image/svg+xml Discover Menu

The emotional last days of filming Fantastic Beasts

The Pottermore Correspondent

Newt examines a silver egg, as Jacob looks on
Newt examines a silver egg, as Jacob looks on

When Eddie Redmayne, Katherine Waterston, Alison Sudol, Dan Fogler and Carmen Ejogo shot a pivotal final scene together during the last days of the shoot, the Pottermore Correspondent was there to watch.

We’re huddled around a film monitor in the dark. That’s Eddie Redmayne's and Katherine Waterston’s make-up artists, the head of the hair and make-up department, a producer, an assistant director, a stand-in actor, a script supervisor, and me. It’s cold in this enormous hangar, and we shuffle our feet around silently on the concrete floor to keep warm.

Behind a soaring wall in front of us, the actors are filming one of the final scenes of Fantastic Beasts and Where to Find Them. We huddle in the corner by the make-up tent, only daring to whisper between takes. Partly because that’s what you do on set – whisper, stay quiet – and partly because nobody knows what to say. Nobody’s making eye contact.

Newt Scamander and Tina Goldstein
Newt Scamander and Tina Goldstein.

When I’m on the set of Fantastic Beasts I see what I see, I watch whatever scene happens to be filming that day. Today I have arrived in time to see one of the very last scenes of the movie filmed. And I’m utterly unprepared for what’s happening.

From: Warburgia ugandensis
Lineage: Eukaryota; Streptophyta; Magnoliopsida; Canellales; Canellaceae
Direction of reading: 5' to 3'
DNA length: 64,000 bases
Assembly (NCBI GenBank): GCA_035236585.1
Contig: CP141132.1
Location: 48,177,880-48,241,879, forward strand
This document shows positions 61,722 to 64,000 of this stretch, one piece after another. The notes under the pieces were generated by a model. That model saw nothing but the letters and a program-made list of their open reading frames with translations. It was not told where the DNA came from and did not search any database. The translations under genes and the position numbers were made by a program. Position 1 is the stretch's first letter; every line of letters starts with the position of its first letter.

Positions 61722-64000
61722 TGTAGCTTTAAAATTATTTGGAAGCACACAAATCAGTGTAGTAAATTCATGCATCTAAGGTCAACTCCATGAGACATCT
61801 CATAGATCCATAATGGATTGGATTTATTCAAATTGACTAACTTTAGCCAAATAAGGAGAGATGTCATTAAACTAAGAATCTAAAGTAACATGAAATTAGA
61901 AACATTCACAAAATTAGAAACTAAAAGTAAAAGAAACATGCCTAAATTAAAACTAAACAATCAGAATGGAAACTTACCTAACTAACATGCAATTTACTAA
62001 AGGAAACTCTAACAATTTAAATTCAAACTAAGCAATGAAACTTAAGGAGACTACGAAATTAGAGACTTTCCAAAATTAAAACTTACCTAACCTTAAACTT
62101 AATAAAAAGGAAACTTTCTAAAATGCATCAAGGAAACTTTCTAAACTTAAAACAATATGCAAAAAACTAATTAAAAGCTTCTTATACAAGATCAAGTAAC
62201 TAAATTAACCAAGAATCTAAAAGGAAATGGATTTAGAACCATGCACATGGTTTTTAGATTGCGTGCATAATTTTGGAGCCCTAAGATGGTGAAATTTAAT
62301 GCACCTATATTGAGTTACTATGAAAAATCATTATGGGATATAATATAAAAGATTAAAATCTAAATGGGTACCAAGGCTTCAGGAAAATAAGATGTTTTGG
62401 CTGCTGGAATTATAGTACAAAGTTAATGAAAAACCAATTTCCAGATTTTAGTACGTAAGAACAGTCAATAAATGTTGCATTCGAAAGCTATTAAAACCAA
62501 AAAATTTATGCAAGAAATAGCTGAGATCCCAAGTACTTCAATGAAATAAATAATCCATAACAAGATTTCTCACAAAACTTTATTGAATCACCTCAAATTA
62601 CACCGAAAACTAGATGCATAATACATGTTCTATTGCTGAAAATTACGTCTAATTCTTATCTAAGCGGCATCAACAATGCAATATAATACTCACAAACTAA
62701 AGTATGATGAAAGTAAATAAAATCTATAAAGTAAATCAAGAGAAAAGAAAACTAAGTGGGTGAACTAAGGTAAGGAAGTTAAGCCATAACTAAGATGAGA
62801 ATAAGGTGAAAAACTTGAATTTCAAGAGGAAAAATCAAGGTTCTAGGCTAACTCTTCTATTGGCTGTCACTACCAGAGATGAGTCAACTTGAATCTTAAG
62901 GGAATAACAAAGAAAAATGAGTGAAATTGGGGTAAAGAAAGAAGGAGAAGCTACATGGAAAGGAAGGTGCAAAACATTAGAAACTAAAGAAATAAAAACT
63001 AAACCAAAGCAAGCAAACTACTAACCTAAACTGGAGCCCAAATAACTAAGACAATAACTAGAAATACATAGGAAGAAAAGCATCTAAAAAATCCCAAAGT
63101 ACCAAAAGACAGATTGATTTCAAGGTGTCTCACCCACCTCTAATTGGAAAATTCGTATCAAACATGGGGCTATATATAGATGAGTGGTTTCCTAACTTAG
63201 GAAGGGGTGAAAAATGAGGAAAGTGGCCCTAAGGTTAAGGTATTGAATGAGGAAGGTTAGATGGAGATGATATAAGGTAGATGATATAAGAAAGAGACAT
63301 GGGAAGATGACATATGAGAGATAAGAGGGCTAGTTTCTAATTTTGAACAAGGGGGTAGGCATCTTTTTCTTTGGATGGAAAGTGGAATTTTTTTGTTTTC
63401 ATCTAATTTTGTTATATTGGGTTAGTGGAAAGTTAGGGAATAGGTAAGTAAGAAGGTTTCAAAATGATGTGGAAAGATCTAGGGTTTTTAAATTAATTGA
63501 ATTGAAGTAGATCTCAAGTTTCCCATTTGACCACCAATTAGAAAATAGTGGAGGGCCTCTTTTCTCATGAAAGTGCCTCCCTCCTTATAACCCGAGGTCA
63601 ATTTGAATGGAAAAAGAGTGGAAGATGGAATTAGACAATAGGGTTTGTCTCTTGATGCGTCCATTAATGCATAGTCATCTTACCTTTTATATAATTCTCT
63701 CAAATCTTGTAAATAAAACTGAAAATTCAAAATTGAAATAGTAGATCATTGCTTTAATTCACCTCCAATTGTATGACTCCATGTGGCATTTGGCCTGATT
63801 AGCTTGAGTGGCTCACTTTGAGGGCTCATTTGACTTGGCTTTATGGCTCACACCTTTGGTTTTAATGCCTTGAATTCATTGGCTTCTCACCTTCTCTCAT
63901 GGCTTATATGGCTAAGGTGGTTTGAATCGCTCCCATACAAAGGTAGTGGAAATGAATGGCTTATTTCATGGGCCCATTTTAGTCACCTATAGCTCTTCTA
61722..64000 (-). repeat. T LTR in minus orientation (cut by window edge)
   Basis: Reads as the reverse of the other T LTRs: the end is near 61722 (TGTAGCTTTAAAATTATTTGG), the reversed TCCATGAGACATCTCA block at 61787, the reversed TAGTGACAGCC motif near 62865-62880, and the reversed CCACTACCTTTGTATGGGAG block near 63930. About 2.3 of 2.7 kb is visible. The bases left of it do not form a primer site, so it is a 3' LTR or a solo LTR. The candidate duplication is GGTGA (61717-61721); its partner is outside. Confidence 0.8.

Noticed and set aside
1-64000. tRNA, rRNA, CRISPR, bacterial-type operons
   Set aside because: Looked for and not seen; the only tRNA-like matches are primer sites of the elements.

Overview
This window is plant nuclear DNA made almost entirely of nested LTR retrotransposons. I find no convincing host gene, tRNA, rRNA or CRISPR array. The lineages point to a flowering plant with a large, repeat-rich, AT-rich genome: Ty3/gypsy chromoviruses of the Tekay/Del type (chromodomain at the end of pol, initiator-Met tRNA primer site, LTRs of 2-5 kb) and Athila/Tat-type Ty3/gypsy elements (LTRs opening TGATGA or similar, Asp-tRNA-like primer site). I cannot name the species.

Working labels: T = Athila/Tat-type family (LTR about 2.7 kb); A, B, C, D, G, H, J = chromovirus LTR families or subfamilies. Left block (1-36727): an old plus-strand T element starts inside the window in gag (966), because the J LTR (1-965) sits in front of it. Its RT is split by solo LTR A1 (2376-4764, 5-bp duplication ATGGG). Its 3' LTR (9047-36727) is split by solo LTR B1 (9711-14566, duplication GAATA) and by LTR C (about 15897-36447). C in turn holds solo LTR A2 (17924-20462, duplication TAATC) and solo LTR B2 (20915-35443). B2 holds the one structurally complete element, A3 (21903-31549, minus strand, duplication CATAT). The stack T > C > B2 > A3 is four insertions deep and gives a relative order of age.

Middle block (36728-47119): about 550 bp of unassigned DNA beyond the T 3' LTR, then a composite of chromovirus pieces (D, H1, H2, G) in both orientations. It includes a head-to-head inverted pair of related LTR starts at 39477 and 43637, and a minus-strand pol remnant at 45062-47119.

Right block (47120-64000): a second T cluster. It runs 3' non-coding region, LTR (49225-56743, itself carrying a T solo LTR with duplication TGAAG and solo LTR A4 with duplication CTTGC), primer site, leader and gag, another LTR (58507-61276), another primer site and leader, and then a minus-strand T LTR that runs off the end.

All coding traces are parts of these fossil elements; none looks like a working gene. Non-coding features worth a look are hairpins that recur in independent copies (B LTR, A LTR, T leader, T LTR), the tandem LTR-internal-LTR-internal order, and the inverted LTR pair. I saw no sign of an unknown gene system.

I’ve watched tense scenes before. Emotional ones, beautiful ones, even terrifying ones. But this is different. This scene is close to the very end of the film I’ve been covering for months and everyone on set is dealing with the finality of that in their own way.

The make-up artists are crying. Dan Fogler sniffles a little between takes. Katherine Waterston looks genuinely devastated, both in character and out. Eddie Redmayne is stoic, Alison is quiet and withdrawn. Carmen Ejogo, as Seraphina Picquery, is as perfectly charismatic as ever.

I watch as this beautiful moment comes to a close. I watch and I cry, like everyone else. Later that day, I ask Katherine what it was like to film.

Tina Goldstein inside a grand hall, MACUSA
Former MACUSA Auror, Tina Goldstein.

‘That really killed me,’ she says, hand to her forehead. ‘I didn’t want to look at anyone! I know that if I look at Alison, it gets me choked up. I look at her and I’m thinking, “I know we have to do this but I don’t want to. I know what you’re feeling because I feel it too but there’s nothing either of us can do.”

'It's just...’ – Katherine’s voice cracks a little – ‘She’s looking at me as if to say, “Can you do something?” And I can't. It’s a very sweet scene.'

When I catch up with Dan Fogler weeks later, I ask him about it. He has a similar reaction, as if even mentioning the scene has left him winded.

‘Oh, jeez. That scene,’ he says.

Queenie and Jacob
Queenie and Jacob.

‘What happens when you do screen tests for any film is that you memorise your entire part. So I was sitting on that scene for months. Before I even got to it, there was this big build-up for me.

'Sometimes life just gives you a hand with a scene. You have all these amazing actors around you, to bounce off and to be emotional. I think that’s why we were crying. For me it was very emotional because these people were like my family. We were coming to the end of our time together and...’ – Dan breaks into spontaneous song, as he occasionally does – ‘it’s so haaaard to say goodbyyyeee.’

There’s nothing Dan, Katherine or I can tell you about the actual scene right now. Trust me, you want to see it for yourself, without spoilers. But suffice to say, it’s powerful. It’s enough to make a group of grown-up human beings cry. Be ready.